UK

London 2012: 'Exploitation' of factory workers prompts action

London 2012 mascots
Image caption Soft toys are being made at factories in China on behalf of UK-based firms

Tougher measures are being brought in to protect workers at factories producing Olympic merchandise after a report cited evidence of exploitation.

The Playfair study said child labour and dangerous working practices were uncovered at two factories in China.

Games organisers Locog said they had taken action in light of the claims.

The Trades Union Congress (TUC) said Locog's ethical code had not been enough to prevent the abuses but hoped future Games would now benefit.

Researchers, working on behalf of the TUC and campaign group Labour behind the Label, went undercover at the factories for two months last year.

At one site workers were making London 2012 pin badges for Hanov UK, based in London, and at the other Games' mascots Wenlock and Mandeville were being produced for Telford-based Golden Bear.

The report, Toying with Workers' Rights, claims workers were forced to work excessive overtime, for little pay, in often dangerous and exhausting working environments.

Action plan

It found breaches of every one of the nine standards Locog had committed to implementing in its supply chain.

In response to the report's publication on Thursday Locog brought in new measures to give workers greater protection.

These include making information available about employment rights, providing training and publishing names and locations of factories in the supply chain.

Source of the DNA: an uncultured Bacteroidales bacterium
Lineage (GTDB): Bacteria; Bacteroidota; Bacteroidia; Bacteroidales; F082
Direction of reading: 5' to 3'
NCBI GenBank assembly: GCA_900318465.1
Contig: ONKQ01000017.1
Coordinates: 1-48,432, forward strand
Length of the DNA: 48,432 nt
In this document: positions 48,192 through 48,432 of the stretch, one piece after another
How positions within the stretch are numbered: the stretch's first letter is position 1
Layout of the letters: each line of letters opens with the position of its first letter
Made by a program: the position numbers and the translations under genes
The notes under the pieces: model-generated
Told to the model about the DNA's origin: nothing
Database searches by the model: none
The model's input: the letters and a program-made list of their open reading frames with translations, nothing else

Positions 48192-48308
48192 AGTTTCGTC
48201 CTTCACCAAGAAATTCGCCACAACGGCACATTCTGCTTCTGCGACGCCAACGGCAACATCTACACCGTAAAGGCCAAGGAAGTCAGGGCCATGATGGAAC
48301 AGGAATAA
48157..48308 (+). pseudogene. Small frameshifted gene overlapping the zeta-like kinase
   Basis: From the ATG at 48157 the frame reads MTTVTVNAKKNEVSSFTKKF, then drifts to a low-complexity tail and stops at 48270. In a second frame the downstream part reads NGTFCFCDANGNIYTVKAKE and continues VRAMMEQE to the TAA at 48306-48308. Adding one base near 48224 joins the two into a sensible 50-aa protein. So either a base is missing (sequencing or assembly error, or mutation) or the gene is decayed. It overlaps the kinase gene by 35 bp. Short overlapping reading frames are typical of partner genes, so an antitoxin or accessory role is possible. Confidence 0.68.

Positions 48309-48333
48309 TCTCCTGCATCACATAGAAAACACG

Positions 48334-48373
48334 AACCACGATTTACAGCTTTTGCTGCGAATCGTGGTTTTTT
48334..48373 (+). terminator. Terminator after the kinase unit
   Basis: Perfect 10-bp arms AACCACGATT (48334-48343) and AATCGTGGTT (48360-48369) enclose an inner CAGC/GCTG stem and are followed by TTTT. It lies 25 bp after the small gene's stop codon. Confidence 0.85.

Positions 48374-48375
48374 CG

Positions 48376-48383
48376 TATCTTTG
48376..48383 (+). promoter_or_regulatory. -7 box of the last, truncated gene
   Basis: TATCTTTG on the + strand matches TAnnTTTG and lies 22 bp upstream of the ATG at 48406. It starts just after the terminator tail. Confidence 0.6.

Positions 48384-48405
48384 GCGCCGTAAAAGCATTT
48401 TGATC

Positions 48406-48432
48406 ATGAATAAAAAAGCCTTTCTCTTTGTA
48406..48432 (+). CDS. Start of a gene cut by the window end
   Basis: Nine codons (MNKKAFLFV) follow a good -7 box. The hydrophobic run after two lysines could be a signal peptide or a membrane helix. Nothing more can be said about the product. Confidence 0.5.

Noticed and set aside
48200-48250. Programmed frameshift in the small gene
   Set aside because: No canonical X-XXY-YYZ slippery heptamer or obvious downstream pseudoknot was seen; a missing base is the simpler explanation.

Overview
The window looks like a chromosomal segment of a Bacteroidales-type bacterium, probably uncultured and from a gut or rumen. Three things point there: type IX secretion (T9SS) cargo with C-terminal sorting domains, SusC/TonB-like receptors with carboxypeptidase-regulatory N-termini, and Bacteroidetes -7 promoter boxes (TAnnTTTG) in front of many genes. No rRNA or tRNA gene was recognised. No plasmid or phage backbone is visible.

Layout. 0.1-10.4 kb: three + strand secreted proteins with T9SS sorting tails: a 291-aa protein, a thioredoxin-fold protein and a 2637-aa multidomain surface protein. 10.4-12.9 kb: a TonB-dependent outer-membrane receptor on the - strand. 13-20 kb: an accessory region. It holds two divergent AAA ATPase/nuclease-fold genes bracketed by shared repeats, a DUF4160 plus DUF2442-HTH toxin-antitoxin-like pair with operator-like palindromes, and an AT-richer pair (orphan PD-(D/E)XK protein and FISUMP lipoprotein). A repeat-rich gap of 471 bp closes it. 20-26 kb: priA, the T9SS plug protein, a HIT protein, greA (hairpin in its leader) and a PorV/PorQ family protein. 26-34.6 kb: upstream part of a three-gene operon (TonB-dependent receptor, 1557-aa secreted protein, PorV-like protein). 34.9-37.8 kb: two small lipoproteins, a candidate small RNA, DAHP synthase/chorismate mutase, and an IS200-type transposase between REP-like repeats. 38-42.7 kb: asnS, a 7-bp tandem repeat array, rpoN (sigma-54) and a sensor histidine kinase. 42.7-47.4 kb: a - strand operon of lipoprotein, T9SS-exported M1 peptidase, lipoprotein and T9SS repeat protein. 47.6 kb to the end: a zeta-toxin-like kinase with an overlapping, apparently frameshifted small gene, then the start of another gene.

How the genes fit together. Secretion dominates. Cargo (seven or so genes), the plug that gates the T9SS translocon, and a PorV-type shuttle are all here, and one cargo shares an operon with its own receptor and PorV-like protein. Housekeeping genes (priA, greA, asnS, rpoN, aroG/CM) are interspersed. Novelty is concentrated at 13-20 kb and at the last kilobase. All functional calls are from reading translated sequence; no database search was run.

Locog chairman Seb Coe said: "As soon as we were made aware of the Playfair 2012 report we instructed our independent monitor to carry out a comprehensive investigation and review. The outcome of this will be made public as soon as it is concluded.

"We have taken a lead in ethical sourcing and supply chain management but there is always more to do and we are committed to making a real difference to workers' lives and creating a valuable legacy that we can share."

Locog, which placed a high priority on ethical issues when it secured the bid for the Games, has also pledged to pass on the lessons learned to the International Olympic Committee (IOC) and future Games organisers.

TUC General Secretary Brendan Barber said: "We welcome Locog's acknowledgement that further action is necessary and its commitment to act immediately to ensure that factory owners can no longer exploit workers in the name of the Olympics.

"We're hopeful that a marker has now been set for all future Games and that the IOC will play a leading role in taking this work forward so that the exploitation of workers in Olympic supply chains can become a thing of the past."

Labour Behind the Label's Sam Maher said: "It's very frustrating because while it's a positive step it's what we have been asking for since they got the Games.

"It's to late to make a difference to workers on the ground for the London Olympics but Locog's actions make it difficult for the next organising committee to ignore it."

A statement from Golden Bear said it was co-operating fully with Locog and has been working closely with the TUC to develop a series of agreed corrective action plans for the factory.

Hanov UK said it stopped working with the factory in question in August 2011 and has co-operated fully with Locog over the matter.

The Playfair campaign calls on those who organise and profit from sports events to take specific steps to ensure workers making sporting goods and building venues are not exploited.

More on this story

Related Internet links

The BBC is not responsible for the content of external Internet sites